When Doris Lessing was told she won the Nobel Prize for her novels, her response? "I couldn't care less."
I love her for that. I love anyone that acknowledges how arbitrary and silly and snobby the literature crowd can be. Indeed, my goal has always been to take the barriers down and to let everyone in -- treating everyone -- and all genres (including snob lit, thrillers, and comics) -- equally. And that's why I love this story below.
I remember when Geoff told me it right after it happened. And I remember saying, "Good for you for taking care of the new guy." I tried very much the same this past summer, and I know my guy will be there soon. So to all the writers out there, I believe.
WHO IS STERLING GATES? MEETING THE NEW DC WRITER
by Vaneta Rogers
When the solicitation was first released for this week's Tales of the Sinestro Corps: Superman-Prime #1, the response to the writers listed for the comic was pretty universal. "Who is Sterling Gates?"
The unknown writer was listed as a co-writer on the comic along with Geoff Johns because Gates penned the issue's back-up story, a Tales of the Sinestro Corps installment titled, "Fear is a Baby's Cry!" Everyone knew who Johns was, but nobody had heard the name Sterling Gates before.
Then when we interviewed Johns on Newsarama a few weeks ago about the Sinestro Corps War, the writer kept bringing up this guy Sterling Gates again, even mentioning his work on an upcoming Secret Files issue, which sure enough had Gates listed as a co-writer again. And the questions about the mysterious writer continued.
Now it's time to put the mystery to rest. Newsarama tracked down Gates and found out that his story is one most fans will envy terribly, yet one that anyone who's been to a comic convention can completely identify with. Much like the story told in our recent interview with Matt Yocum, another unknown writer given a chance over at Marvel after literally buying time with Joe Quesada, Gates has a unique story of being "discovered" by a generous comics creator – this one involving a drunk friend, an ice cream sundae and a few awkward encounters with Geoff Johns.
Newsarama: When people saw the solicitation, you know what they said. "Who the hell is Sterling Gates?"
Sterling Gates: [laughs] That was my favorite internet post of all time.
NRAMA: You saw that one too, huh?
SG: I did. I did.
NRAMA: Have you written any comics before? Or are you completely new to the industry?
SG: I did some self-published work in college. Some autobiographical, slice-of-life kind of stuff that I wrote and drew – but this is my first foray into the "big leagues" of comicdom.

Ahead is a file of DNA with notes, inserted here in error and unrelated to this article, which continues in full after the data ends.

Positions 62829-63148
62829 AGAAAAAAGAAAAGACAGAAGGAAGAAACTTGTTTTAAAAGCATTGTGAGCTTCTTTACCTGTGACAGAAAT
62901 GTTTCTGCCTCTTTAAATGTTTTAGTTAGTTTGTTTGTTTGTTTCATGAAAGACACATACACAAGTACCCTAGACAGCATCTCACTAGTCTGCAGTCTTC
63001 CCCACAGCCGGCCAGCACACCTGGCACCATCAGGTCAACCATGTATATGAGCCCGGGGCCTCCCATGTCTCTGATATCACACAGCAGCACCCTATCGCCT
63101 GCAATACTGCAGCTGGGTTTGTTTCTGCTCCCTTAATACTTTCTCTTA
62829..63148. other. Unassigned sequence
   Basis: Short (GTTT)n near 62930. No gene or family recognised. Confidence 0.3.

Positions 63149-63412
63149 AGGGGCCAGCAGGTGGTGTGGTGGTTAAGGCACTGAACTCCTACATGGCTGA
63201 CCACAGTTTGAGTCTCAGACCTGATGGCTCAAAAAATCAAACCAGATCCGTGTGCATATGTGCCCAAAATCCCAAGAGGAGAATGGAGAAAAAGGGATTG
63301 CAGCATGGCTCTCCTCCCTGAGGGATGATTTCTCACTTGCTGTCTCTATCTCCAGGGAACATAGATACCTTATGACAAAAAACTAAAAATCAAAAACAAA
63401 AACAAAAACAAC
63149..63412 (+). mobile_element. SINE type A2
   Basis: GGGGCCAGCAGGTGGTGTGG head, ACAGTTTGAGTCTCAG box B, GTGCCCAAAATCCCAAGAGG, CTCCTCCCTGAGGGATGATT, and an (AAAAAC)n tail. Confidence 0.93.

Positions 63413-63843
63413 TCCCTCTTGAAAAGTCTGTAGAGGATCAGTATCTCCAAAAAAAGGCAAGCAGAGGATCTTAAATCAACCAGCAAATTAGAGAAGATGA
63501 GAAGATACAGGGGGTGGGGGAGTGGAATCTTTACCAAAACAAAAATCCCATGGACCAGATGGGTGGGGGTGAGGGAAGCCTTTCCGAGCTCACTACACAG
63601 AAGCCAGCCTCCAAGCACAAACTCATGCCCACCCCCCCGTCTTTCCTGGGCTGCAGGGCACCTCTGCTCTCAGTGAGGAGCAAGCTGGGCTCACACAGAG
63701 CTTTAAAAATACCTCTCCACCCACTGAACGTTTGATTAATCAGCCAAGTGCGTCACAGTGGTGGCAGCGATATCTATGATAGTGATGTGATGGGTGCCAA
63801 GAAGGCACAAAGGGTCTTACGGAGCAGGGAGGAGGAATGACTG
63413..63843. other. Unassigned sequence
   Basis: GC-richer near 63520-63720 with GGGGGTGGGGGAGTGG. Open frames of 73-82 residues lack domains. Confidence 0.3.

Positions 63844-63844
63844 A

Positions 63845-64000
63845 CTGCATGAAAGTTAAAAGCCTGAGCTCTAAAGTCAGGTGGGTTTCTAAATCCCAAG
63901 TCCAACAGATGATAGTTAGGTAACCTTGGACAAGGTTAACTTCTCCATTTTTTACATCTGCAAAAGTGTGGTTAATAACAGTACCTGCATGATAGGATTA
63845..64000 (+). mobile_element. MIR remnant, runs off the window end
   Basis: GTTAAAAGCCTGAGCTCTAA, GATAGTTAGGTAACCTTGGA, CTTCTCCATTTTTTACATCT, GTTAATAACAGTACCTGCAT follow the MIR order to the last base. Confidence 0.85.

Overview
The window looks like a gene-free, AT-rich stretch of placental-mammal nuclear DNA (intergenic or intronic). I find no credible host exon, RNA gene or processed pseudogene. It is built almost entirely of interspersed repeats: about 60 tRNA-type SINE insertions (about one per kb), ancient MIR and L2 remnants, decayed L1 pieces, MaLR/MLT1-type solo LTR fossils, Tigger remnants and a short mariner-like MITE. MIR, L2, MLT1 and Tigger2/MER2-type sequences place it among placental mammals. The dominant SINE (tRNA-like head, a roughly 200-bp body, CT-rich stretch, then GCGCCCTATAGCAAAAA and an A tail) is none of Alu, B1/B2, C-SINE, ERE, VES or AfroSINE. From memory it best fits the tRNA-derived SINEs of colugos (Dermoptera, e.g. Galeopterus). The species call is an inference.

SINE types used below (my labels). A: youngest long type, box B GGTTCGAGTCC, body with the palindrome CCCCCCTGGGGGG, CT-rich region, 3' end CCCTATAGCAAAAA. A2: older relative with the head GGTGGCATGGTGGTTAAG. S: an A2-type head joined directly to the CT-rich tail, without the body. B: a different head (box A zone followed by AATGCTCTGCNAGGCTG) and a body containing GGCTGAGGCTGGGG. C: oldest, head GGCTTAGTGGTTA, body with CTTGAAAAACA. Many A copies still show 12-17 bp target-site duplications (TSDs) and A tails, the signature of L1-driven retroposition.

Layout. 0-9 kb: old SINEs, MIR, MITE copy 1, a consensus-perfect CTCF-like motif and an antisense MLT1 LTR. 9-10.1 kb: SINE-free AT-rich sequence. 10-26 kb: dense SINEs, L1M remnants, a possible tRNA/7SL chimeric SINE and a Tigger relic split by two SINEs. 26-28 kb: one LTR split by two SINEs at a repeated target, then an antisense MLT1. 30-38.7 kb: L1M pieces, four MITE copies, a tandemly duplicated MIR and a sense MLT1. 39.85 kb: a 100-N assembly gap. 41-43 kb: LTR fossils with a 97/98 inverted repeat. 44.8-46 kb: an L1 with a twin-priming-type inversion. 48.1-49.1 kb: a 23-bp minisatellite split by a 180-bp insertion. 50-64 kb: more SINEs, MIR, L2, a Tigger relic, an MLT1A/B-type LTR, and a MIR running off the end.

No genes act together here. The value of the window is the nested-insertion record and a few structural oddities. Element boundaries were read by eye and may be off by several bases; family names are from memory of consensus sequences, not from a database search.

NRAMA: But you grew up around comics, right?
SG: Sure. My dad owned a comic book store in Tulsa, Okla., called Sooner Books and Comics, which was this really, really tiny used book store, but we had a big comics section. We owned that for over 10 years, and we finally closed in 1998. And so, yeah, comics were always sort of there and a part of my life from about age 7 onward. They were just around our house everywhere. We had a garage full of comics for as long as I could remember and I would sit and read them for hours, then sneak them under the covers and read them in bed.
And when I got to college, I started working part-time at my local comics store, Speeding Bullet Books and Comics in Norman, Okla.
NRAMA: When you went to college at University of Oklahoma, what was it you wanted to do?
SG: I earned a degree in Fine Arts with a specialization in film and television production. That said, my professors used to get really annoyed because everything I did, I wanted to relate to comics somehow. Like my capstone thesis wasn't about film or television so much as about sequential art theory and relating time theory in comics to our training in film and television. I must've referenced Scott McCloud's Understanding Comics a hundred times in that paper! [laughs]
NRAMA: So you got out of college with this degree, and you ended up in L.A., right?
SG: Well, I worked a little for the Oklahoma Film and Music Commission for about six months and for Speeding Bullet on the weekends, and then one day, some friends and I were talking over dinner, and I said, "So, we've all graduated. What are we going to do with our lives?" And nobody had a good answer. And I said, "Well, I'm going to fly to L.A. next week and get us a lease and we're moving." Then, over Christmas break we said goodbye to everyone we knew, 'cause no one thought they'd see us ever again. Like, I really think everyone thought L.A . was like the 'Welcome to the Jungle' video, and we'd all get off the bus and be robbed and murdered right there on the street. [laughs]
So on New Year's Day 2006, we packed up a U-Haul and we started going west.
NRAMA: But you had no job.
SG: I had nothing. Nothing. I had three months rent, a degree and a prayer. I was going to take over the world!
And then I moved out here and completely shut down for about six weeks. [laughs] Horrible depression. It was just such a culture shock. I just sat on the couch and watched Gilmore Girls reruns for six weeks. And then my friend called and said, "I'm going to go up to San Francisco to WonderCon. Want to come?"
NRAMA: Ah... here comes the story.
SG: You know where this is going. [laughs]
NRAMA: You met somebody in the comics industry that gave you a chance. How did it happen?
SG: On Saturday night at the con, my friend and I went out to dinner, and he tried to sort of hit on our waitress. And she totally rejected him -- rightfully so, I might add. And we went to this bar to console him. We get pretty liquored up, there was a lot of consoling to be done, and go back to the hotel. In the lobby were Geoff Johns and Steve Wacker. They were leaving the hotel as we were coming in. And my friend had a conniption and freaked, freaked out. He's a huge Geoff Johns fan. And he started literally singing praises to him. The Marriott lobby there is this huge echoing structure, so every word he said, I think everyone in every room could hear. It was really, really embarrassing.